Romney, Obama to have lunch at the White House

Republican presidential nominee Mitt Romney and President Barack Obama talks after the first presidential debate at the University of Denver, Wednesday, Oct. 3, 2012. AP Photo/Charlie Neibergall

Three weeks after facing defeat in his bid for the presidency, former GOP nominee Mitt Romney will head to the White House tomorrow for a private lunch with President Obama, according to the White House.

The lunch, which will take place in the White House's Private Dining Room, will be the pair's first meeting since the election. There will be no press coverage.

In his election night speech, Mr. Obama expressed a desire to meet with Romney "to talk about where we can work together to move this country forward." Doubling down on that idea in his first press conference following the election, the president said that while "we haven't scheduled something yet" because "I think everybody needs to catch their breath," he hoped to have a chance to sit down with his former rival before the end of the year.

"There are certain aspects of Governor Romney's record and his ideas that I think could be very helpful," Mr. Obama told reporters on November 14. "He presented some ideas during the course of the campaign that I actually agree with. And so it'd be interesting to talk to him about something like that."

Romney has kept a relatively low profile since the election, though he and family members were spotted taking a trip to Disneyland, and he posted a photo on Facebook of himself and wife Ann Romney hanging out in the kitchen on the day after Thanksgiving.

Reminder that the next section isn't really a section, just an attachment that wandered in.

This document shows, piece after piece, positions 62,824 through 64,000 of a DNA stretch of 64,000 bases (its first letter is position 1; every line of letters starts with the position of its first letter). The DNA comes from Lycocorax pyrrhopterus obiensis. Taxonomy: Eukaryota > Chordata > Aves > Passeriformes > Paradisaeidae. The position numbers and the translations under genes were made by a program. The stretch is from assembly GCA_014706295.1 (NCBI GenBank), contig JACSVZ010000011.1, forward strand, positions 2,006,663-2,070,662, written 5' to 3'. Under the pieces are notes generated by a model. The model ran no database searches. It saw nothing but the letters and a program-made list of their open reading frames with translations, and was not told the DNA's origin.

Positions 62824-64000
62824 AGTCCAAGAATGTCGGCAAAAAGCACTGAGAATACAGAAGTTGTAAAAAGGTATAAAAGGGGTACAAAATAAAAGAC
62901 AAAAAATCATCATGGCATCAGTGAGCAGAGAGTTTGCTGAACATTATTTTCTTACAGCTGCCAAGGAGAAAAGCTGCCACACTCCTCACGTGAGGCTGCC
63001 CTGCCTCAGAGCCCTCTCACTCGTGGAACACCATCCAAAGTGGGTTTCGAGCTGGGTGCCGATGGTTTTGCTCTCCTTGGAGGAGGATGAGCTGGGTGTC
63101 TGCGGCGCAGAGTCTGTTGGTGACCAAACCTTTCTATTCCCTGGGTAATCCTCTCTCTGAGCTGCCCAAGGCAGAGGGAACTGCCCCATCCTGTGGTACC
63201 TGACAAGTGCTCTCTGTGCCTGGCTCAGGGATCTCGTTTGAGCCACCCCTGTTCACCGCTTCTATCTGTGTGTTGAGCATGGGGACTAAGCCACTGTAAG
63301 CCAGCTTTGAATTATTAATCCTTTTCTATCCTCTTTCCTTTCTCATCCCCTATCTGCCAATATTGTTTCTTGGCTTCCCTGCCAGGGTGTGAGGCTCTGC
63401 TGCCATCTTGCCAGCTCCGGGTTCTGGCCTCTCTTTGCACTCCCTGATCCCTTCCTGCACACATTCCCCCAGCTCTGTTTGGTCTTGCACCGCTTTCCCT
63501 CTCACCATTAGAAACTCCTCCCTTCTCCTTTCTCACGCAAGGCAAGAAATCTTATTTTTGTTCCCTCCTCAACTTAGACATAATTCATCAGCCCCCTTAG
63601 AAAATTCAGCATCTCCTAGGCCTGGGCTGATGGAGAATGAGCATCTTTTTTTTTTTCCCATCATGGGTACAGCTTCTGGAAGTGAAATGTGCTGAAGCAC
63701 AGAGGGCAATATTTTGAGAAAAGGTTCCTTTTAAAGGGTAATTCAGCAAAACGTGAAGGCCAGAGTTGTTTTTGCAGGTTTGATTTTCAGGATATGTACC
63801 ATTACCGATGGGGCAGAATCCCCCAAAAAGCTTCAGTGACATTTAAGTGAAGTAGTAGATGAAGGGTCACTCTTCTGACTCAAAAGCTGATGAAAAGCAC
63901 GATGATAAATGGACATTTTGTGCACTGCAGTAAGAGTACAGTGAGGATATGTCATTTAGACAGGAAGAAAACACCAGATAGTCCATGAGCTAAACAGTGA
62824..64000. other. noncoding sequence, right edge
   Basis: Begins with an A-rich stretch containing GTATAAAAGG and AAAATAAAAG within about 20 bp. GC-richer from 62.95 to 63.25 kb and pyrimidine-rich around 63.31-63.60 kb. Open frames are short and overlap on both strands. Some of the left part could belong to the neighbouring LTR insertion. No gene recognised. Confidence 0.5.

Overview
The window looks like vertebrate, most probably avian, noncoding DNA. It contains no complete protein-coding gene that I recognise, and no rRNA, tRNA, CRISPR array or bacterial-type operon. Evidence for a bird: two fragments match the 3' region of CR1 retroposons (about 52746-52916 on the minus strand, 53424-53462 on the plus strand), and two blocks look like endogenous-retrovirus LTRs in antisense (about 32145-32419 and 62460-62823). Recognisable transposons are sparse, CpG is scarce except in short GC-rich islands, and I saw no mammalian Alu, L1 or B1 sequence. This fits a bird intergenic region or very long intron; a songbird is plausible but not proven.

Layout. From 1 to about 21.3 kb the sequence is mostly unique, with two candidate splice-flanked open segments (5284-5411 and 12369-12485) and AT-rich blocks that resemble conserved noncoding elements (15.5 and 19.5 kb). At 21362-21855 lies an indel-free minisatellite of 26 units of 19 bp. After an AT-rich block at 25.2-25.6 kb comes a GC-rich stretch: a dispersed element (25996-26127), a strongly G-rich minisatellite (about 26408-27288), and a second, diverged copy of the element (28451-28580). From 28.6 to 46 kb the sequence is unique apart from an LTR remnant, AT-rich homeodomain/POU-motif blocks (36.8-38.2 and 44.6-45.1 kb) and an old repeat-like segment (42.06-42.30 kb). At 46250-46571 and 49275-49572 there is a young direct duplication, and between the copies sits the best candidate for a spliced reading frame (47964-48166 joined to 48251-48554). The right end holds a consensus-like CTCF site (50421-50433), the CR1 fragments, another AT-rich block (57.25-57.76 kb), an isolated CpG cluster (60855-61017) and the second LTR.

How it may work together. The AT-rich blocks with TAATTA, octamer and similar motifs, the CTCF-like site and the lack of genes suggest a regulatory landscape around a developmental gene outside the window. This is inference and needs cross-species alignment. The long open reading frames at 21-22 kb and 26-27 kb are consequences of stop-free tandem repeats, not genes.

According to Eric Fehrnstrom, a top adviser to Romney during the campaign, Romney was "glad to accept" the invite. He'll also visit with former running mate Paul Ryan while he's in Washington.

"It was a gracious invitation from the president, which Mitt Romney was glad to accept," said Fehrnstrom. "Gov. Romney is also meeting with Paul Ryan while in town Thursday."

Jay Carney, White House Press Secretary, said in his daily briefing that the lunch was not an audition for a Cabinet-level position, nor did Mr. Obama have "a specific assignment in mind for the Governor."

"He looks forward to discussing with Governor Romney a variety of issues, including the President's interest in making the federal government more efficient," Carney said.

No menu or further details about the lunch have been announced.